The next day, Saturday, began normally enough. But when the family got together for lunch that day, a special meal had been prepared for them.

When they were about halfway through, Judy asked, "This meat is good! What is it?"

"It's Dodo," their mother said.

Ted started laughing. But then he noticed that nobody else was laughing, and that they were giving him strange looks. Then he realized that it was no joke! He shook his head, and said, "No, it's not really, is it?"

His mother answered, "Sure it is. Good, don't you think?"

Ted looked around. It didn't seem to be bothering anybody else. Judy said, "I didn't know dog meat was so good!"

Ted ran out of the room, and he threw up.




That evening, John was looking around the yard, thinking about when he'd get a chance to mow the lawn. It was getting rather messy. Ted had finally stopped crying, and he was outside with his father.

Their next-door neighbor had just finished mowing his lawn. John walked over to his house to talk to him about borrowing his lawnmower. The conversation finally got around to the mysterious chained lawnmower in the garage.

"Oh, I can explain that!" Their neighbor said, and he went on to tell the tale of the bolted lawnmower, and also explained why nobody would come to their house.

"It all happened about 30 or 40 years ago, before I lived here, but there are a few people left in the neighborhood who remember it.

"There was a very nice family living in the same house where you're living now, two parents and a little girl named Melissa. She died when she was 8 years old in a tragic accident.

"Her father was out mowing the lawn. Melissa had fallen asleep in some tall weeds, and her father didn't see her. It was quite a powerful lawnmower. He mowed right over her without seeing her until it was too late. The lawnmower chopped her up. When her father saw what was happening, he couldn't move, and just left the lawnmower running on top of her. Her mother saw the whole thing, and just rolled around on the ground wailing.

"It had been just a tragic accident, and no charges were made against her father. But her parents never recovered from the tragedy. They both went completely insane.

"They wouldn't leave the house, for anything. They didn't even go out to get food. They were often seen luring stray dogs and cats into the house, which were never seen again.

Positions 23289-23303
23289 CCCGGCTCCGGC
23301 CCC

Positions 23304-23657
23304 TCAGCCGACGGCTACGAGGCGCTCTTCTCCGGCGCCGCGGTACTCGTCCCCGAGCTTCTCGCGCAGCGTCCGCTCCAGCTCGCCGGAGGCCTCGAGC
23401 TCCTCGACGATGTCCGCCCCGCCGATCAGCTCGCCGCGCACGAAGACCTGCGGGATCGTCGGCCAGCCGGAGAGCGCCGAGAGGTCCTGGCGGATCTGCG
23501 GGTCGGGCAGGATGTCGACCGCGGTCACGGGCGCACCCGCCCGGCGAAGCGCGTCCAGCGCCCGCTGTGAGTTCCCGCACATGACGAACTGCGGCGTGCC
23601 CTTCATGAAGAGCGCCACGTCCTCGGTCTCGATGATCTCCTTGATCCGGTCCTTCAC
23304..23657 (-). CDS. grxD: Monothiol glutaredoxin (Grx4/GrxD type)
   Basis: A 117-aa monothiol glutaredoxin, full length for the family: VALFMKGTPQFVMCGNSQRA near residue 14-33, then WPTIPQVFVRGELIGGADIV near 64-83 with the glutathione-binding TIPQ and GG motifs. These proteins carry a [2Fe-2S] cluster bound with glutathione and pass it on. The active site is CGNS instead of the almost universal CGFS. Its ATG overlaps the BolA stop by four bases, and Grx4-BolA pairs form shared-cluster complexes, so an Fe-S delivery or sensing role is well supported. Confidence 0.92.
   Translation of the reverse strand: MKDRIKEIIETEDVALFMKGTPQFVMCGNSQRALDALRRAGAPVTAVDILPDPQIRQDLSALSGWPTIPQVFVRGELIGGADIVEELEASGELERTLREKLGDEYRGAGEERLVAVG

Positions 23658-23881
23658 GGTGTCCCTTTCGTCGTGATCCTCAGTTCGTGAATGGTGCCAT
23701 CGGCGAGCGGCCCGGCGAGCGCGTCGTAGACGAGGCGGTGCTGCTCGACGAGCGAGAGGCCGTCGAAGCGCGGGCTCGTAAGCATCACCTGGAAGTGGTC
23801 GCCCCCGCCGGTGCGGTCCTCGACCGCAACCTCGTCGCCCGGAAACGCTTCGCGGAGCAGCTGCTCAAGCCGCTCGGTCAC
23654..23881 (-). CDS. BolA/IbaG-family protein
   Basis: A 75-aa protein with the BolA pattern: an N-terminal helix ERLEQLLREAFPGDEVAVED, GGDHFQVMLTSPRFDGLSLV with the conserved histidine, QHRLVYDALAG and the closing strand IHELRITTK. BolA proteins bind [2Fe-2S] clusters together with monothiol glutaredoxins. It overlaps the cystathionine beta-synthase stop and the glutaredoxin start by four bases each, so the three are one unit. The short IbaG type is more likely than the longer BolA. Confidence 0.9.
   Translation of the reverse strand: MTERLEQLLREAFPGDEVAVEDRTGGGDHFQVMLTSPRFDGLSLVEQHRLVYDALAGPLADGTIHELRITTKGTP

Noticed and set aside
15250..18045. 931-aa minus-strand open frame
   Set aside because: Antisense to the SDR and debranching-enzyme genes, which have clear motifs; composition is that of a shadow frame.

"After many years, the girl's mother died. Then the father went even further out of his mind. He had his wife cremated and put her ashes in a flower vase. He always kept daisies in the vase, and he used to claim that he could still talk to his wife through the flowers, and that she would speak to him as well!

"He was pretty old when he died, which was a couple years ago. Nobody's wanted to live in that house, until you bought it. They moved out all the furniture and sold it all, except for the vase with the woman's ashes. That was thrown away."

"No it's not," Ted said, "It was on top of the piano."

His father gave him a push to try and shut him up. The neighbor gave them both a strange look.

I think it's almost time for dinner!" John said. "Let's go. Now." And he hurried his son along home.

"What's going on, Daddy?" Ted asked. He was really starting to get scared.

"There's no such thing as ghosts," his father said. "That's probably not even the same vase. And make sure you don't tell anyone that the flowers really do talk, or they'll think we're all crazy too."

Ted could see that he wouldn't be able to discuss this with his father. And there was nobody else he could go to and tell or everybody would start thinking they were all insane. He needed to talk to somebody about it, but he knew he couldn't. He started crying on the way home. His father asked him why he was crying, but Ted couldn't tell him that, either.




That night, Ted was in his bedroom about to get into bed, when he heard a girl's voice behind him.

"Don't turn around," she ordered.

Ted was startled, but he didn't turn around. "Who are you?" he asked the girl behind him.

"I am Melissa," she answered, and repeated her command not to turn around.

"That's the name of the little girl who died here," Ted said, beginning to feel scared.

"That's who I am," she said. "You're in great danger. I had to appear and warn you."

"From the flowers?" Ted asked.

"From my mother," Melissa told him. "She has almost completely taken over the rest of your family. I've been staying with you, without being seen, and that has kept her from taking you over too. But now that she hasn't been able to take you over, she wants to kill you. I can protect you from my mother, but I can't protect you from your living family, when she finally gets them to try and kill you."

"Why can't I turn around and look at you?" Ted asked her.

"I still look like I did after I was killed by the lawn mower. Take care, Ted, take care." And the voice faded away

The next day, Ted noticed his whole family looking at him very strangely. He tried talking to them, but nobody would speak to him. He remembered the warning he had received from the dead girl the night before, and he knew that he was in terrible danger.

He wondered who he could talk to about it, where he could go for help. He knew that if he told anybody about what was going on, they would think he was crazy.

He kept calling out Melissa's name. But she wouldn't answer. He trusted that she was somewhere near him still, keeping him safe. He wondered if she was trying so hard to protect him from the mad woman that she couldn't appear and speak to him again.